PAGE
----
No, currently not, I only include a database of optical n/k data, this is because gpvdm is primarily aimed at simulating disordered thin film devices. In these type of devices electrical parameters such as recombination rates/mobilities, change depending on how the film was fabricated and even in which lab it was made. I suggest you either fit the model to experimental data to determine which electrical parameters to use or to search the literature for which values you should be using.
A1: I don't know why it's blocked. A2: Try replacing https links with http, some countries don't like https traffic as it stops gpvements watching what you are looking at on the web... If you experience problems accessing the gpvdm webpage in your area of the world, drop me an e-mail, I will do my best to make it accessible to you.
I have heard it works on VM ware fusion on a Mac, but I have not tried this my self. I've also heard of people having problems using it under parallels.
At least every month, keep your eye on the news feed but sometimes daily - depending on what the people I work with need. I always recommend using the latest version of gpvdm, as I am always fixing bugs and improving it.
No, not at all. I run this project in my free time, so use it at your own risk. Having said that, I use gpvdm for my own work so I always do my best to ensure the latest version is as good as it can be. In my view, it is much better than many of the competition.
Yes absolutely, send me an e-mail.
I get about 100 e-mails per day, if I don't answer, just resend your e-mail until I answer :).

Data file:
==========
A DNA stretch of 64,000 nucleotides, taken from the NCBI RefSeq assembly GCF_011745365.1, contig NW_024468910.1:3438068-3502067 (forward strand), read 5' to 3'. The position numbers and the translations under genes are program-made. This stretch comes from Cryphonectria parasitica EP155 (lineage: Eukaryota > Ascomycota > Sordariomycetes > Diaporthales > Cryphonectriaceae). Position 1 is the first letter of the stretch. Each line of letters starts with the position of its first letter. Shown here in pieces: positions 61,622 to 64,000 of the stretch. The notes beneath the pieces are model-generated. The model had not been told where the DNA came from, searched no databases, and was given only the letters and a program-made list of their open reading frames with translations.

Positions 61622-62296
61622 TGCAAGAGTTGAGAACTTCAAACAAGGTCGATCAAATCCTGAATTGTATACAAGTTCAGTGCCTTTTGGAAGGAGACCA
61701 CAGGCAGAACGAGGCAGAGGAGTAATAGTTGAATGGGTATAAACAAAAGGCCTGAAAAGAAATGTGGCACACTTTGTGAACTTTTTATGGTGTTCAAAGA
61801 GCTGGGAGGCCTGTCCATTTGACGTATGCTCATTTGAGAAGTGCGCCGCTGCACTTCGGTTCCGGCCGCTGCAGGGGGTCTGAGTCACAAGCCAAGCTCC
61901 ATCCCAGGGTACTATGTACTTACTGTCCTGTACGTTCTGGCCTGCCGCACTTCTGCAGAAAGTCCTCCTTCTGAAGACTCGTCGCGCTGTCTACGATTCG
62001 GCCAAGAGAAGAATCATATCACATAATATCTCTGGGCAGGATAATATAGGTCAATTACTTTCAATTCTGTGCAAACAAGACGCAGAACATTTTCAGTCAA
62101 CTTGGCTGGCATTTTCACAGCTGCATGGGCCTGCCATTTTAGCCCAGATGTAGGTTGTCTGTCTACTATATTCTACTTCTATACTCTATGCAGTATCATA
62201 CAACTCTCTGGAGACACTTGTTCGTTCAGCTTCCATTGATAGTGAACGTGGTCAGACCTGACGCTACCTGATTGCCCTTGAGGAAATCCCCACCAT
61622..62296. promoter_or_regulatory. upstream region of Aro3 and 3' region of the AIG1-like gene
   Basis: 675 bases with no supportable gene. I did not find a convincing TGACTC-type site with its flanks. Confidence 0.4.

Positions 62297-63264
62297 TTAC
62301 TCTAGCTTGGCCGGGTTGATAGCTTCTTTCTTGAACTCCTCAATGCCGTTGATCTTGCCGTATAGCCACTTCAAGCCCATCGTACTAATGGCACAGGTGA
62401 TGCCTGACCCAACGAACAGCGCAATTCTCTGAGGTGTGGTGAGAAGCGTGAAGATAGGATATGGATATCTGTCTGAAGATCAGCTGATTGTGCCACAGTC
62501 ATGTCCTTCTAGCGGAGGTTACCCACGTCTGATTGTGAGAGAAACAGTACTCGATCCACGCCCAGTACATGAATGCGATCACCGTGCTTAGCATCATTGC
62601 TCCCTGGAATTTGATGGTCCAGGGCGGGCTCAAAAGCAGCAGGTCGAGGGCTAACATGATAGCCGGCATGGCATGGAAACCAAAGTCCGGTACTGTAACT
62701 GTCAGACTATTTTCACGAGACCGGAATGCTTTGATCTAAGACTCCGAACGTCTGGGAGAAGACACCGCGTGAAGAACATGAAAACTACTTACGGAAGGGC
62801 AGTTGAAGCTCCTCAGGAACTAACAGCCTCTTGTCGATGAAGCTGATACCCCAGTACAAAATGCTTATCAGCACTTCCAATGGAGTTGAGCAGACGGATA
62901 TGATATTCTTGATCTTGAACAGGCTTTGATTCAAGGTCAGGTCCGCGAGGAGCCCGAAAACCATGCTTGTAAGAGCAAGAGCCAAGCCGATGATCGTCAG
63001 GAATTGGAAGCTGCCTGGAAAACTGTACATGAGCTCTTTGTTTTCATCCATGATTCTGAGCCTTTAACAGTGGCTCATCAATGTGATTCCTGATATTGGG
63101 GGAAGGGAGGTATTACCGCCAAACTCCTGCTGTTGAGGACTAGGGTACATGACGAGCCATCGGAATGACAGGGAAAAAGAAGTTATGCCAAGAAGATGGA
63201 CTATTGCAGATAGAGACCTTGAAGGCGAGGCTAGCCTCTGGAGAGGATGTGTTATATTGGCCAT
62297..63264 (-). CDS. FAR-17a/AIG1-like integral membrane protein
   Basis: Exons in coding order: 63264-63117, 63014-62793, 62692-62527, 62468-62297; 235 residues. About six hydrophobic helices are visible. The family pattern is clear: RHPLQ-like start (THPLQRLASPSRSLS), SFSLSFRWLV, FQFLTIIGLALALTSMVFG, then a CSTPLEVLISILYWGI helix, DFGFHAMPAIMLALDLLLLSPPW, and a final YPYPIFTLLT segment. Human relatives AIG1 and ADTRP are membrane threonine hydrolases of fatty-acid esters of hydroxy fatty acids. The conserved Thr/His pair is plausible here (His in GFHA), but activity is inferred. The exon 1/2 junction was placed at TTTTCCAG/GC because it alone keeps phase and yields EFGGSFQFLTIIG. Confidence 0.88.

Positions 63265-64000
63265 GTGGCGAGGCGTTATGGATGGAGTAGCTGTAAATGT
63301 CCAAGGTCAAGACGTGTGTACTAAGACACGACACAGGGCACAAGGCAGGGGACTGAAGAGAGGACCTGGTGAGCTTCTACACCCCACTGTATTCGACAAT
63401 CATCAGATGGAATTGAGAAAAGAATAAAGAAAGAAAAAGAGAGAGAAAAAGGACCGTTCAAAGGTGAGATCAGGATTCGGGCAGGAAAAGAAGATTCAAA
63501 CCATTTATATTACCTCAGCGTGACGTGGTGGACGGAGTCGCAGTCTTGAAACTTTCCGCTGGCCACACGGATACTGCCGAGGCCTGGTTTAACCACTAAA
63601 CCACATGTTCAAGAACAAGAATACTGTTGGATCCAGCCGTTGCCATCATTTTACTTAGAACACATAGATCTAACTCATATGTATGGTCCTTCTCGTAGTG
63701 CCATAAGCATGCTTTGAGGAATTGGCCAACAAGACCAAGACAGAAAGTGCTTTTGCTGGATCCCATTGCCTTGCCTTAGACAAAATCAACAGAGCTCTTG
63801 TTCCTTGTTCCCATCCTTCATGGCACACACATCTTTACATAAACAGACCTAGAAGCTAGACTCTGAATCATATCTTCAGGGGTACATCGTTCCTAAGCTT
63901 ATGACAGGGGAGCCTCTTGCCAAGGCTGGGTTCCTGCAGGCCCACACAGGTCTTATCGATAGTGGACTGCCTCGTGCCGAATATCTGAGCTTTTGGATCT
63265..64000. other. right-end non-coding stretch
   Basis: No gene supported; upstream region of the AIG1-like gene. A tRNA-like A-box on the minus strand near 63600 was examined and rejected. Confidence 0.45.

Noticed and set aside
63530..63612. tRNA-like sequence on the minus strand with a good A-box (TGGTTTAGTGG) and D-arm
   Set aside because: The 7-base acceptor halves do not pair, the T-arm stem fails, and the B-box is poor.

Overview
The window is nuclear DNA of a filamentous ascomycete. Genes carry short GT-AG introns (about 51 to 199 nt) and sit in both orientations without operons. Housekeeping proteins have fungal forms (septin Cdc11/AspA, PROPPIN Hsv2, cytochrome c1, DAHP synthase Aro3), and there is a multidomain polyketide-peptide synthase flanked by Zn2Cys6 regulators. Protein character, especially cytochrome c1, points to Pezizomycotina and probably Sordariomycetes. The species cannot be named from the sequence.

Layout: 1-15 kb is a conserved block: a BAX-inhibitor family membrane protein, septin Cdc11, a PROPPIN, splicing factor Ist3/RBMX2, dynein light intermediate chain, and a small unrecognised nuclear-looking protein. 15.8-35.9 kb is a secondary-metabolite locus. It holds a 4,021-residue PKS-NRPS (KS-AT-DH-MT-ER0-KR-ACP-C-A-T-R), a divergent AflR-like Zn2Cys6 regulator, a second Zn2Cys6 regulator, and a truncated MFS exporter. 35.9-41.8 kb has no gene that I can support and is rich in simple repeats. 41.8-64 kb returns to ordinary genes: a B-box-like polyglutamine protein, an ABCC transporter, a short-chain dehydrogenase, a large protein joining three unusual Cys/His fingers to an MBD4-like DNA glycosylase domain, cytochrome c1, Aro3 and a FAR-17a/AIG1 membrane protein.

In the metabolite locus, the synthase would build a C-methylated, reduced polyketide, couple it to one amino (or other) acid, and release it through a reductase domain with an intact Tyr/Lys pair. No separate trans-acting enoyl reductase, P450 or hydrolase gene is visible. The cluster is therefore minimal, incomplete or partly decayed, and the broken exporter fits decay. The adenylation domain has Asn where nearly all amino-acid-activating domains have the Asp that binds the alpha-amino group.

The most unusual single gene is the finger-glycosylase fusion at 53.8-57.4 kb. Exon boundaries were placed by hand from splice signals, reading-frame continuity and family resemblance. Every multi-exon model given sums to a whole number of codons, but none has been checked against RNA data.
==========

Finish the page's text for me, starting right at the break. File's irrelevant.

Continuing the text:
No. I highly recommenced you always upgrade to the latest version of gpvdm. I do not support old versions.
You have deleted gpvdm_local in your home directory, gpvdm_local is needed for gpvdm to run.
Solving drift diffusion equations is a mathematically a very tricky thing to do. This message means that you have given the solver a problem which is hard to solve, and it did not find the answer very accurately. It might be fine to ignore the message, but on the other hand you might want to take a close look at the voltage point/time step point where that message was generated. You can get this message for example if you have set up a device with parameters which are slightly nonphysical. Think carefully about the device design/material parameters you are feeding the model. Do they make sense? Try to go back to a working device structure then figure out exactly which parameter is not working/causing it to crash.
You have managed to make the model divide something by zero. This generally happens when you get very very low numbers of electrons/holes in trap states (zero), this generally happens when you start having carrier densities below 1.0 m-3. Try to think why this could be in your device.
Evaluating the Fermi-Dirac/Maxwell-Boltzmann carrier distribution equations is done by tabulating them first. For some reason you are driving the Fermi-levels out the range in which they are tabulated. Do you have very low carrier densities on the contacts, or do you have very very high carrier densities on the contacts? This might also be happening because the solver is failing to converge form a previous simulation step, so the IMREFs are non physical anyway. Again try to think if your device is physically correct. In general if you perturb the simulation too much, at a simulation step you can also cause these sorts of problems, for example if you do a big voltage step, or apply too bright a light pulse.